Another option, much safer than chemical products, are biological control agents: we can find several natural predators of thrips oftenly used by farmers to prevent/eradicate an infestation of thrips. Ambliselius cucumeris and Ambliselius degenerans are normally very effective, as well as the Orius laeviatae bedbug. Remember that this type of pest control is much more effective in indoor grow rooms and greenhouses than outside.
It is important to remember that, as happens with other insects, thrips can act as viral vectors, that is to say, then can carry viruses and diseases and infect the host plants. It is believed that thrips can act as vectors of more than 20 different viruses.
In the event that – depite our prevention measures – we find thrips in our grow room we can use any organic insecticide (they work great gainst thrips) every 2-3 days and until we see no signs of activity on our plants. Potassium soap and pyrethrins (chrysantemum extract) are excellent options. They’re even more effective when used together. If these products are not enough, we can use chemical insecticides like Confidor (Bayer), although we’ll only use this type of products as a last resort due their impact on the environment (and the grower himself).
Using yellow sticky traps greatly helps to control the population of adults (and also to detect their presence), since they’ll stick to these traps letting us know they’re threatening our plants. Also, our grow room should be clean and free from insects and dead plant matter and we should disinfect all growing tools and equipment (scissors, pots, etc.) between harvest and sowing. Removing other plants and/or weeds (especially outdoors) is also useful, since they could be used by thrips to propagate and infect our plants later on.
Thrips normally enjoy warm climates with constant temperatures (24-28ºC) and relatively low humidity levels. If these conditions are found – and there is not any prevention system – their presence will be obvious on the entire crop in a few time.
Thrip and marijuana
As we already mentioned, thrips are a group of small insects (1-2mm in length) formed by several species which attack a large number of plants and cultivars. They are actually the smallest flying insects found around the world. The most common species found on cannabis plants is Frankliniella Occidentalis, which can be found almost anywhere and is also primary vector of a large number of plant viruses. If environmental conditions are optimal, they can produce up to 11-12 generations per year..
Thrips leave these stains on the surface of the leaves
While thrips (insects of the Thysanoptera order) are not usually a serious thread for our crops, thay can be a pain in the neck if not identified and treated on time, especially when propagation conditions are optimal. These small flying insects are usually found in indoor grow rooms and greenhouses, where the warm temperatures greatly promote their propagation. They attack a vast number of plants like cereals, fruits, vegetables, etc.
How to treat thrips on cannabis plants While thrips (insects of the Thysanoptera order) are not usually a serious thread for our crops, thay can be a pain in the neck if not identified and
If you want to use chemicals to clean your space and crop, try to use the least toxic substances available. Remember to use both masks and gloves when handling all toxic chemicals.
Russet and broad mites are tiny garden pests that can wreak havoc on cannabis plants, stunting their growth and destroying your yields.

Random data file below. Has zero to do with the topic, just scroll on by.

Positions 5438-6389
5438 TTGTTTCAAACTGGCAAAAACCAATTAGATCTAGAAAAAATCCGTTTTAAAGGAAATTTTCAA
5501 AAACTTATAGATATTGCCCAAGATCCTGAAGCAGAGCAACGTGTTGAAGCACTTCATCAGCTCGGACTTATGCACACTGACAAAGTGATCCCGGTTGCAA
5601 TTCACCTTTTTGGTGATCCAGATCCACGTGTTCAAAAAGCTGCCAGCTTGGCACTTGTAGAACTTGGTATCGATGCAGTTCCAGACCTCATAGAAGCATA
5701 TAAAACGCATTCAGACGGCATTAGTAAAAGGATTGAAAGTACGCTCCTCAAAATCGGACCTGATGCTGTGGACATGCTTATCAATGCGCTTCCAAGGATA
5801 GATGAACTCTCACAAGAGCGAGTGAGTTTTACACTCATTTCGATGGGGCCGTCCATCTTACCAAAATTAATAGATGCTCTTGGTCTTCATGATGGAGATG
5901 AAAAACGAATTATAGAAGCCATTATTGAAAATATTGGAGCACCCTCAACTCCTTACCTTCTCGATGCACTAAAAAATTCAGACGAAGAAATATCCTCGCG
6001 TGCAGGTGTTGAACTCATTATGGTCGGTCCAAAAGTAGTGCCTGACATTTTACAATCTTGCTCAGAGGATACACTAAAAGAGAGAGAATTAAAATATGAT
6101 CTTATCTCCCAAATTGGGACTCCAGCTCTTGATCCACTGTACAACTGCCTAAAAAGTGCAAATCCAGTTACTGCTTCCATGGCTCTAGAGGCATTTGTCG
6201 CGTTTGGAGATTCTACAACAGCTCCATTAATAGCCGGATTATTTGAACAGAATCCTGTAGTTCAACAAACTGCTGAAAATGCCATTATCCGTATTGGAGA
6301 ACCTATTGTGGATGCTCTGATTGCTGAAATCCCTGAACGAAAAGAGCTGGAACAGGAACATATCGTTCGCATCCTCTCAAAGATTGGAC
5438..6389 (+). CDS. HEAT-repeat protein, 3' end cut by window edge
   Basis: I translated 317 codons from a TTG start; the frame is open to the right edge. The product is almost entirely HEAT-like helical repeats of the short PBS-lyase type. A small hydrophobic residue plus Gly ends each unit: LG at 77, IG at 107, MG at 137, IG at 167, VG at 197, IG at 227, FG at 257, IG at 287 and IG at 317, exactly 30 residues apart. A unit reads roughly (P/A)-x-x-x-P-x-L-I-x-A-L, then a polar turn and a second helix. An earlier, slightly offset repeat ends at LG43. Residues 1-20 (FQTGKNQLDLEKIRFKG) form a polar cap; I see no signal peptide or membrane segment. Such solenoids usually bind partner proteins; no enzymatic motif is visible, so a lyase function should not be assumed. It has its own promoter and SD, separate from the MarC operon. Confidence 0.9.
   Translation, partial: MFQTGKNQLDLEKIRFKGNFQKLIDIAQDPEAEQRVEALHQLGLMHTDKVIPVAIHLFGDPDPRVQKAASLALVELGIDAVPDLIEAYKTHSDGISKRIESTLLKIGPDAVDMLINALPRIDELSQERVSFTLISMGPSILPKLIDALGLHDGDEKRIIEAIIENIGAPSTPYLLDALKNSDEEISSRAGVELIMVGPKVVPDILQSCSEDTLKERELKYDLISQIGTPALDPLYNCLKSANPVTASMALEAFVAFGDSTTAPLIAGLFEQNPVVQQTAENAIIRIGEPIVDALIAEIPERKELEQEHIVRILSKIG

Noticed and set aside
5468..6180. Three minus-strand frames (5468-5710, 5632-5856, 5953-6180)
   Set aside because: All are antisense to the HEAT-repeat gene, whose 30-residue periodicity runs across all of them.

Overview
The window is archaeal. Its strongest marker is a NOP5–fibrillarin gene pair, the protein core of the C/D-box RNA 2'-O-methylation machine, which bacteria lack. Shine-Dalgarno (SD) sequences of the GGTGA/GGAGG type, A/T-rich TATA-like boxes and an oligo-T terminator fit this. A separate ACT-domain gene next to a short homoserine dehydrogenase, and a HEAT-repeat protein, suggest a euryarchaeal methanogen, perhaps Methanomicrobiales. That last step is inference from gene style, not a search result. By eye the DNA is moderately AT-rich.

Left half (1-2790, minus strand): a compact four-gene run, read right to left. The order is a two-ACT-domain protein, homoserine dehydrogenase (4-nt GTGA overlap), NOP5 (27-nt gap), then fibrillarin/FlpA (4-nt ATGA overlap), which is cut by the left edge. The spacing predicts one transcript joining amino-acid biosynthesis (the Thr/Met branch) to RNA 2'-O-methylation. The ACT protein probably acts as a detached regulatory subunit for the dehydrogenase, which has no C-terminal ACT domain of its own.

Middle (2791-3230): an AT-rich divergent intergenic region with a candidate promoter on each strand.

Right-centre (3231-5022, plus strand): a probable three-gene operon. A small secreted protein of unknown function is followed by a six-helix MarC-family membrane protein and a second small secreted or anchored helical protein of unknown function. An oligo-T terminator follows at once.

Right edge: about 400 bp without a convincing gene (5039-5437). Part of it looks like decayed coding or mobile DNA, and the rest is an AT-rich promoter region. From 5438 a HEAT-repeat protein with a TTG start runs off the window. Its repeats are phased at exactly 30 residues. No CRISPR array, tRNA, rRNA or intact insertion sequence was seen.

Spinosad products are also organic and harmless to pets, children, and plants. Spinosad is an organic pesticide made from the fermentation of certain kinds of soil bacteria. This form of insecticide can be used both as a topical spray and at the roots. When added to water, these products are only good for about 24 hours, so only mix what you need at any given time.
Growing cannabis can be an exciting and rewarding hobbie. But what happens if others decide to enjoy your cherished crop before you do?
Thrips are a common problem faced by canna-cultivators. They are a minute pest that literally suck the plant sap out of your crop. Thrips also come in several different species. They can be tiny winged insects (measuring in the millimetres), or they can look like small, pale worms.
Worse? While not a significant threat to outdoor growers, they thrive inside. Indoor grows and greenhouses are their favourite environments. They love high temperatures. Thrips can also be persistent if not treated properly. And if not eliminated early, they can significantly reduce yields.
The best way to rid yourself of thrips is to never have an infestation in the first place. Make sure that you thoroughly sanitise your growing space before you begin. This means not only keeping the place spotless, but removing all dead plant matter.
Regardless of their species, thrips are the bane of farmers everywhere. They can reproduce up to 12 times per year. When mature, they can survive just by flying from one plant to another. Outside of cannabis, thrips’ favourite crop seems to be cotton, although they can damage many kinds of crops. But they really seem to love cannabis! Unfortunately, they are particularly damaging when they appear early on in the grow process.
Eradicating thrips once they have established a presence is the only way to save your crops and prevent a new infestation. The best method (without using harsh chemicals) is to use potassium soap or neem oil. Pyrethrins and rotenone are also good options, although use sparingly as pyrethrins are also highly toxic to bees.
Thrips are a common pest facing indoor cannabis cultivators. They can seriously damage the plant and lower yields. Here is a guide on how to get rid of them.